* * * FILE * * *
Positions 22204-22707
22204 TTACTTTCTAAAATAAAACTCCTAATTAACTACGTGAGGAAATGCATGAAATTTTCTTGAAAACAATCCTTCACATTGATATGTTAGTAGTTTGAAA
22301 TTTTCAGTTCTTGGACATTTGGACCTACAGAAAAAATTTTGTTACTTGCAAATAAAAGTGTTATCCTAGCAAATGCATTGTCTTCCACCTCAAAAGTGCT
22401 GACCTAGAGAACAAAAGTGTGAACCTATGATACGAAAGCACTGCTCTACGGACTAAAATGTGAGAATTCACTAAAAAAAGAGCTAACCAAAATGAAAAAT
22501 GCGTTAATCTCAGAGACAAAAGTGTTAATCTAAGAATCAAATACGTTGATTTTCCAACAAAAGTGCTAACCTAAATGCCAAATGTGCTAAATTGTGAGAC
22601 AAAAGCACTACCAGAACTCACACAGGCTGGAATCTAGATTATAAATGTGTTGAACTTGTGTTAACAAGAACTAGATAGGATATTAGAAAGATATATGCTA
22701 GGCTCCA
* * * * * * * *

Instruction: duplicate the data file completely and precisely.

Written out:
Positions 22204-22707
22204 TTACTTTCTAAAATAAAACTCCTAATTAACTACGTGAGGAAATGCATGAAATTTTCTTGAAAACAATCCTTCACATTGATATGTTAGTAGTTTGAAA
22301 TTTTCAGTTCTTGGACATTTGGACCTACAGAAAAAATTTTGTTACTTGCAAATAAAAGTGTTATCCTAGCAAATGCATTGTCTTCCACCTCAAAAGTGCT
22401 GACCTAGAGAACAAAAGTGTGAACCTATGATACGAAAGCACTGCTCTACGGACTAAAATGTGAGAATTCACTAAAAAAAGAGCTAACCAAAATGAAAAAT
22501 GCGTTAATCTCAGAGACAAAAGTGTTAATCTAAGAATCAAATACGTTGATTTTCCAACAAAAGTGCTAACCTAAATGCCAAATGTGCTAAATTGTGAGAC
22601 AAAAGCACTACCAGAACTCACACAGGCTGGAATCTAGATTATAAATGTGTTGAACTTGTGTTAACAAGAACTAGATAGGATATTAGAAAGATATATGCTA
22701 GGCTCCA